if for no other reason than that I had a good meal and am not in the Zona Norte but am looking out at the ocean and a luscious full moon. My dad is visiting (whoohoo!) and arrived early this morning. My home is simply not equipped for two people, and my foam mattress on the flimsy particlewood bed wouldn't have been remotely comfortable for my father. (He's already having difficulties with the taxis. They were never intended for people with legs. Okay, people over 5'2".) So we're staying in a hotel, with air conditioning and a little balcony that gives a side view of the ocean to one side and the brightly lit favela crawling up a mountain on the other side. I am excited to have breakfast here, both because it is the best meal of the day and because there will be no dishes for me to wash, no pint-sized cockroaches to shoo away from my drying rack, no trail of ants running away from some inadvertently dropped crumbs. The pink house seems to sprout insects overnight; no matter how clean I leave things, there's always a little visitor hanging around.
The hotel, in such situations, is like a mini-vacation right there.
But also, I forget how fun it is to show someone else around somewhere you love. How your eyes are opened all over again to tiny wonders, how new questions arise that you'd never thought of and don't know the answers to, how you see how much you've changed without realizing it. And how, maybe, you're really pleased with some of those changes.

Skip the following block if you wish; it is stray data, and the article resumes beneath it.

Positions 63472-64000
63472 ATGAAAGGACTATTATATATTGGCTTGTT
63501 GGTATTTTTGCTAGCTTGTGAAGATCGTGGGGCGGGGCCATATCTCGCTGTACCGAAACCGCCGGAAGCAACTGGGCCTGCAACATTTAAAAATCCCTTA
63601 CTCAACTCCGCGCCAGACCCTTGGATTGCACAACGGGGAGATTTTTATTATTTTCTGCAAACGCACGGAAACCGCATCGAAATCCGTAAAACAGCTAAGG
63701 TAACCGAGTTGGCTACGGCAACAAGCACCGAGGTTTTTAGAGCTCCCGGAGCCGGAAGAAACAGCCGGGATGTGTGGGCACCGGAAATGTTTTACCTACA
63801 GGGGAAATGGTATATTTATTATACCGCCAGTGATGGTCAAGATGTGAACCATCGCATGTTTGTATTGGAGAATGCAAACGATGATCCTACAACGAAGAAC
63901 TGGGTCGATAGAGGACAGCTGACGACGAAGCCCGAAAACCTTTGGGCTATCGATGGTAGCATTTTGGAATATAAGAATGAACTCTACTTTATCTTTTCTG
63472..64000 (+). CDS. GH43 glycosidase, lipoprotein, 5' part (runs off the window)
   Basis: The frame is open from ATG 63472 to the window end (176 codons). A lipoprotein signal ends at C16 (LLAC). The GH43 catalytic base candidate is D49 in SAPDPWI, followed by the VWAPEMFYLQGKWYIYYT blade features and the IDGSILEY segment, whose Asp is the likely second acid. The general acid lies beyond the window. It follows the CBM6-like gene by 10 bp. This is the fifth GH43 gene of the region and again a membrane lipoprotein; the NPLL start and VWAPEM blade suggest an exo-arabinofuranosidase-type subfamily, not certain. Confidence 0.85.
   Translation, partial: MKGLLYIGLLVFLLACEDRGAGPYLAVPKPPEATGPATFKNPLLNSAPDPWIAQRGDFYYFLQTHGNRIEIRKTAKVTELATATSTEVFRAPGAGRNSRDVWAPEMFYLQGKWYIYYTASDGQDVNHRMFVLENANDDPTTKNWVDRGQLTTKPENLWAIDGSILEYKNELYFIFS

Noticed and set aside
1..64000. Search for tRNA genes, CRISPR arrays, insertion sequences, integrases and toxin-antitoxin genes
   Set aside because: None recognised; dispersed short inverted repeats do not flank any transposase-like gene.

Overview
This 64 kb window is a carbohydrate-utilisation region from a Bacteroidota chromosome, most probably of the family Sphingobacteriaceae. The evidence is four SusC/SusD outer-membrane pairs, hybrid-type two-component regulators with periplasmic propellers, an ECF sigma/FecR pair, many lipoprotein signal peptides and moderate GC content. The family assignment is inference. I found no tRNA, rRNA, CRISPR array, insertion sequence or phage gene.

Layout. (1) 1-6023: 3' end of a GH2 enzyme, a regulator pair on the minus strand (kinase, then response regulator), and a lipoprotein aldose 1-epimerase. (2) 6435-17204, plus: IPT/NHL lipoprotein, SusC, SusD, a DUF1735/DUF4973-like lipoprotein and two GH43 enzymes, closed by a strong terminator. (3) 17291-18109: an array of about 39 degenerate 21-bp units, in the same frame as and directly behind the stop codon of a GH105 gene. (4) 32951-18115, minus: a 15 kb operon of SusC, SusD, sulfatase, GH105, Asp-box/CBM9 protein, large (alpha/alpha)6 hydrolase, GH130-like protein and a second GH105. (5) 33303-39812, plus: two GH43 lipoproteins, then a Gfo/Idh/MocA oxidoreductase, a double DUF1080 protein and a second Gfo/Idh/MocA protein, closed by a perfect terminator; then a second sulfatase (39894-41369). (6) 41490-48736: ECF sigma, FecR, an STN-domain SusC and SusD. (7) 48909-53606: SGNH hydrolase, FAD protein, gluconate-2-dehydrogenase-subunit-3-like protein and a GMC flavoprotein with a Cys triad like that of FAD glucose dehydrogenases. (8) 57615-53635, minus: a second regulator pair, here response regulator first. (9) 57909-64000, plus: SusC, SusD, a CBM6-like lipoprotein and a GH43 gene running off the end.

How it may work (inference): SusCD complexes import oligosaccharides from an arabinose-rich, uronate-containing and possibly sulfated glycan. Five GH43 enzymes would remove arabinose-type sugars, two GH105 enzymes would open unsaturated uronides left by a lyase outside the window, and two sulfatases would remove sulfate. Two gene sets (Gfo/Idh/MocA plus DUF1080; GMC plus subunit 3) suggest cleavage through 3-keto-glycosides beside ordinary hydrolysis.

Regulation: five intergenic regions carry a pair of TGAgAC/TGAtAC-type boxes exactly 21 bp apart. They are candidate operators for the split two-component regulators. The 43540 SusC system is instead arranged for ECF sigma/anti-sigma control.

When I moved to Brazil, I was terrified of the "big" city. I didn't know how to do anything on my own; I was shy and self-conscious. Asking for help, directions, etc...all too much for me. Thankfully, that changed. Independence found me. I began taking more risks, trying new things, doing stuff alone. And I discovered that I love the city, the pulse that begins in the crisp of the morning, when the sky is still foggy with sleep and only the most dedicated workers are catching the first buses of the day...until late in the evening, when party-goers mix with the trash-pickers and pocket-pickers to wander the paving stones under hazy yellow streetlights. I love the smell of jasmine that lingers on my street at night, the friendliness of strangers, the availability of red meat and fresh-squeezed orange juice. There are things I hate: trash, oppression, people like the man who gave me a prostitute pick up call on the street tonight, grabbing my hand as I walked down the street and dragging his finger over the palm of my hand. (He received a very ladylike gesture in return...)
But on the whole, I love the city. And am happy to be sharing that love with someone else, even if they'll never share the same passion. That's okay...we're just being who God created us to be. And that, too, feels like vacation. But that is a subject for another posting...